By Tom Maguire | Associate editor

It’s been a strange ballgame amid the coronavirus pandemic, but high school sports is shooting for some normalcy as spring approaches.

“This is just a unique year, to say the least,” said John Rathbun, chairman of Section III, which administers the interscholastic athletic program for 106 schools in 11 area counties. Included are Christian Brothers Academy in Syracuse, Bishop Grimes in East Syracuse, Bishop Ludden in Syracuse, and Notre Dame in Utica.

“I think our students appreciate that we understand that those students missed out on a spring championship last year,” Rathbun said, “and we’re going to do everything in our power to make sure that that doesn’t happen two years in a row.”

He added that the state will not allow play for state championships this year either, “but at least they could be a sectional champion or maybe a league champion.”

Scrambled seasons

Last year the state created a Fall Sports Season II, which included moving football to March and April and allowing schools to compete in sports such as field hockey and soccer if they did not play those sports in the fall.

Schools now are in a transitional period, Rathbun said, in which student-athletes are still playing basketball but then going to football practice after that.

“Our ultimate goal is to increase participation for our kids,” Rathbun said. “So we’ve been flexible in letting schools extend the winter season, or move sports to a different season.”

In Section IV, boys and girls basketball ended on March 6 for Seton Catholic Central, Dr. Elizabeth Carter, President of Catholic Schools of Broome County, wrote in an email. Seton’s spring sports are now underway — boys and girls soccer and boys and girls cross-country; Seton’s first cross-country meet is March 16.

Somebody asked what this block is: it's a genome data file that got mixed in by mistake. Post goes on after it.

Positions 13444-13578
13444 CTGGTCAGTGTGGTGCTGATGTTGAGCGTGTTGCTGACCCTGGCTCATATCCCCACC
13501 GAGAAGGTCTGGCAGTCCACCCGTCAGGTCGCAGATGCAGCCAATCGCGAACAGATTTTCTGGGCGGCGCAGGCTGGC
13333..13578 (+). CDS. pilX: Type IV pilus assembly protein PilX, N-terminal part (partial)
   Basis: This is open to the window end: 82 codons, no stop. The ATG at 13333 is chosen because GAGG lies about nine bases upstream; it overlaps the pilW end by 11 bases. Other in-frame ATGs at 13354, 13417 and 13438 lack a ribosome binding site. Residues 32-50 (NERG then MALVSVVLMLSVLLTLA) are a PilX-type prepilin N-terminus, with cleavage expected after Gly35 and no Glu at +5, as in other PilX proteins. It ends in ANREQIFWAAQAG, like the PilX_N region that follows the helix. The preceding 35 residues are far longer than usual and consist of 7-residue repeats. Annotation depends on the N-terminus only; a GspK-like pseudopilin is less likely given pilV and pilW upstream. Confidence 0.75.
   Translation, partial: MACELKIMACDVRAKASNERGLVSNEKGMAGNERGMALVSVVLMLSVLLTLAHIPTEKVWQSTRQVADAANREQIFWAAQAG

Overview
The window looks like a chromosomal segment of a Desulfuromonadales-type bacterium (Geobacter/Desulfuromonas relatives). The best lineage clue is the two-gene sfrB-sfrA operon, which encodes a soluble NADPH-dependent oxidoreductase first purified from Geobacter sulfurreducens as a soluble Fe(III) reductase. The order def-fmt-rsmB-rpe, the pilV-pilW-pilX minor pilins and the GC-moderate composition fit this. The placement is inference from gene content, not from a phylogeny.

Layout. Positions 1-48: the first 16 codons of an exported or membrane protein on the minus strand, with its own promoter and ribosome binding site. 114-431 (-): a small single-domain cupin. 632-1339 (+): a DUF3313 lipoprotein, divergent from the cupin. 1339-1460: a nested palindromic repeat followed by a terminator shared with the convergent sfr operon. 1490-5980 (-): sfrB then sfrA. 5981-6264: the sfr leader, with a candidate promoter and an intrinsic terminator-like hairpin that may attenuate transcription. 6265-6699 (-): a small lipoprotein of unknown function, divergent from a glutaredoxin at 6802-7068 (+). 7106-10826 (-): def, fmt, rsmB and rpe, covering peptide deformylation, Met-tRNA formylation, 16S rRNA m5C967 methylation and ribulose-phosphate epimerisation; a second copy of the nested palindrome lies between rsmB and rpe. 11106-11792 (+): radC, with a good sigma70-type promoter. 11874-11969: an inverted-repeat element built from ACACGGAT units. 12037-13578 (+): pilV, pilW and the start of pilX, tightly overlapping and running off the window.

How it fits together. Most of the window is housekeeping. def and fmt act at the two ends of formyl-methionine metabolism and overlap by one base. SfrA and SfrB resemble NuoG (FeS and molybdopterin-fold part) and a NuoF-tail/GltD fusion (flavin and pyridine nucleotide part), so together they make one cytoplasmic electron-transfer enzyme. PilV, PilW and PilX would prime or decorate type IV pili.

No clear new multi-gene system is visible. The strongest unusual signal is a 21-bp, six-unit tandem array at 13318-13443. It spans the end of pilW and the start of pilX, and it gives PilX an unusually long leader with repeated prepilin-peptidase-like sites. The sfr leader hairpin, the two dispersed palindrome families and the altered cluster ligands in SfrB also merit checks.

On April 19, Seton will pick up with the second part of the spring season — boys baseball, girls softball, boys and girls lacrosse, and boys and girls track and field.

“It has been incredible for the students to be back involved with sports after being without them for a year,” Dr. Carter wrote.

All of Section III’s leagues have school districts in multiple counties. So scheduling has been a challenge, Rathbun said, because some counties do not allow travel to non-contiguous counties. Another issue has been finding officials for games, because “they may not want to go and officiate and put themselves in that situation” during the pandemic.

A lot of schools in the Herkimer County area did not get clearance for certain sports until March 1, he said, so they are just starting their basketball season now, and therefore they will not play any of the Fall Sports Season II sports.

But by and large, Rathbun said, Section III schools are in the middle of the winter sports season — with no playoffs — that goes until March 13. Winter sports still going on include girls basketball and boys swimming. Thanks to the creativity of athletic directors at the schools, sports such as bowling and swimming have done virtual events. Some schools allow spectators and some don’t, and some schools will be in the wrestling season as late as May.

“Whatever a school district can do with their students and with their community,” Rathbun said, “we’re trying to support that, just to protect participation for the kids.”

It’s all for the students

The spring sports season, which traditionally includes lacrosse, track and field, baseball, softball, golf, and tennis, will run April 17 through the end of June, he said, and that’s pretty much normal. The state had announced there will be no regionals or state championships.

“But that was good news for us,” Rathbun said, “because they announced that far enough in advance where now we can do our planning for our regular season and then a season-ending event” — possibly sectionals, in June.

“The athletic directors that we’ve been working with have been awesome,” Rathbun said, “everybody’s got some great ideas, and there’s no bad idea right now. … Everybody understands the importance of athletic participation for the overall health of our students, but it’s the overall health of the coaches, the officials, the administrators [too].”

“We’re in this business because we love doing it for our students, and we haven’t been able to do it for eight or nine months, so we’re itching to get back at it.”

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